I sat and for the first time saw the chain that had linked me, either to my white employer, or my black employees, during the past thirty years. The relationship is so different, and I now know to what extent a black needed to cling to this link, I now see this link as the ‘survival chain’, and even where I was the employee, and I considered myself a ‘good guy’, the employees needed to pretend to survive.
For the first time I understood the aggression of an employee that had been in your employ for fifteen years, and in your opinion, you have treated him well and given him everything that you were required to give him; yet, the CCMA is the first stop, and the aggression levels are unbelievable. The employee is no longer the same person; he becomes a hostile being, ready to attack at every opportunity.
Having owned a Security business for over ten years, looking back at how often I was in conflict with a staff member when either he walked away, or his services were terminated. This aggression always shocked me, and I always attributed it to the fact that the New Democracy system requires an ex-employee to lodge a complaint at the CCMA, trying to get compensation of R 20 000 or more from the employer. I hated the CCMA as part of our New Democracy.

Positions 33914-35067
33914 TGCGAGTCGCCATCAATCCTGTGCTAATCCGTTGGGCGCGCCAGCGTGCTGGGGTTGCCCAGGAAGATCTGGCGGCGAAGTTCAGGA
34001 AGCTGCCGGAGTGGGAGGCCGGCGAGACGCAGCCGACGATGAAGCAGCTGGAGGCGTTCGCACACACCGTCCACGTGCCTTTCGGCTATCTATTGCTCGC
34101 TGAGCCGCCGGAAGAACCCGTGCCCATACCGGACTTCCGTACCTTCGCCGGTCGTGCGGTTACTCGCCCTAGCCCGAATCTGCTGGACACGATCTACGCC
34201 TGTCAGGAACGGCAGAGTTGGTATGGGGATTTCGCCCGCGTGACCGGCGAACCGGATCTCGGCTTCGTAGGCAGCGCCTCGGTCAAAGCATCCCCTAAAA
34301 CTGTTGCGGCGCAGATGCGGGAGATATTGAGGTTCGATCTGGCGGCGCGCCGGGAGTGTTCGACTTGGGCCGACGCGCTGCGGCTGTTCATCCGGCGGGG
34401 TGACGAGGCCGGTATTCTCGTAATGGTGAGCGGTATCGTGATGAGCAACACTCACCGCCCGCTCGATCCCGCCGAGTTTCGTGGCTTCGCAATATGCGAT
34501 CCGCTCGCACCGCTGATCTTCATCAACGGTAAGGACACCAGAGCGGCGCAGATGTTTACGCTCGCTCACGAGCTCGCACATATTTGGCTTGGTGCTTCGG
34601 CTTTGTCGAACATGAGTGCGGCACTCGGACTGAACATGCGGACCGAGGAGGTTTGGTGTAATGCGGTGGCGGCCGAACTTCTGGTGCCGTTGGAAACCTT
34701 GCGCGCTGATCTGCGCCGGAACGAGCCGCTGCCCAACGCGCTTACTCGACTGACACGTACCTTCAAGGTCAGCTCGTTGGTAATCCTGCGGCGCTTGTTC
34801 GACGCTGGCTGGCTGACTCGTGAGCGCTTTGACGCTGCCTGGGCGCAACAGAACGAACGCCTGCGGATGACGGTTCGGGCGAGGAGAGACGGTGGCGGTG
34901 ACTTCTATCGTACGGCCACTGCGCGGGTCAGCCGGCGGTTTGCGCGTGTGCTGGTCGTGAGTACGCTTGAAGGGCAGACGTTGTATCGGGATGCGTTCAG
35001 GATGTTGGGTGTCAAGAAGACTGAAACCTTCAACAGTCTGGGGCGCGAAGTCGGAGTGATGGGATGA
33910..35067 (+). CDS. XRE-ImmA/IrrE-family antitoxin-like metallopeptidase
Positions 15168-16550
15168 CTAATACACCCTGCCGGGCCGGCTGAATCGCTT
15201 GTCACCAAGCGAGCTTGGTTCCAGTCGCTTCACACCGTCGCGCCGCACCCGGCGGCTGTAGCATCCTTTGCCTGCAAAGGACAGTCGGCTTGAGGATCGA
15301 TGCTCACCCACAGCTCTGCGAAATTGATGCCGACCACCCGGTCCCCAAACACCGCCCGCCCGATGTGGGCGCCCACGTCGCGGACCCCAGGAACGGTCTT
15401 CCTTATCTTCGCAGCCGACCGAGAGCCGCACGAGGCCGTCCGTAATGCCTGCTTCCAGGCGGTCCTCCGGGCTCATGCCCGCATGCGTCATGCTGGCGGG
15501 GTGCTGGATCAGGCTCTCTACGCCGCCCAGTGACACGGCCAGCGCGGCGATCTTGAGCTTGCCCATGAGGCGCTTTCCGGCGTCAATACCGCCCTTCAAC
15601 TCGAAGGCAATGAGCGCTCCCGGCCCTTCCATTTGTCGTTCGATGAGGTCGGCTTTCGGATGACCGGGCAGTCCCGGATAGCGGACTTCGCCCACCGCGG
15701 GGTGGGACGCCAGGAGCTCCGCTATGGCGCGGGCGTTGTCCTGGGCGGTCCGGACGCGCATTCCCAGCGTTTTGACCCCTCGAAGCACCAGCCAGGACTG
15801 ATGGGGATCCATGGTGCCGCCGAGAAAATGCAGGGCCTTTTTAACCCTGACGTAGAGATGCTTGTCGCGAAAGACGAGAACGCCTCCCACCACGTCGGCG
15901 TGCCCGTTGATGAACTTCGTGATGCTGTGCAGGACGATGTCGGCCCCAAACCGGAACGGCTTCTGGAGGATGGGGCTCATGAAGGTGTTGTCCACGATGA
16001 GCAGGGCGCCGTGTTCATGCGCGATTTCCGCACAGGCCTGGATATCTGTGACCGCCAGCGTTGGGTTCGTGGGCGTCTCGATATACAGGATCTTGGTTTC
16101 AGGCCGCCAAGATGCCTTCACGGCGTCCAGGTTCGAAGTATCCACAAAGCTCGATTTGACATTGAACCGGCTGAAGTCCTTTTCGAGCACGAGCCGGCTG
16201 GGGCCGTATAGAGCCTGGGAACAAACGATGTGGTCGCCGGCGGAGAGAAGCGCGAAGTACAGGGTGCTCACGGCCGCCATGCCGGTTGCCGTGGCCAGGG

Until two years back, while in earnest discussion with youth in the Townships, I would discuss the concept of the CCMA claims, often the conflict that results in the locals not getting employment, the Malawian and Zimbabwean would leave and move on, not the local.
Today I celebrate the creation of the CCMA, if it was not for the unpleasantness of the CCMA conflict, one of those who were so angry with me, may have visited me at home for the compensation, and who knows what the end result would have been while the anger levels were high?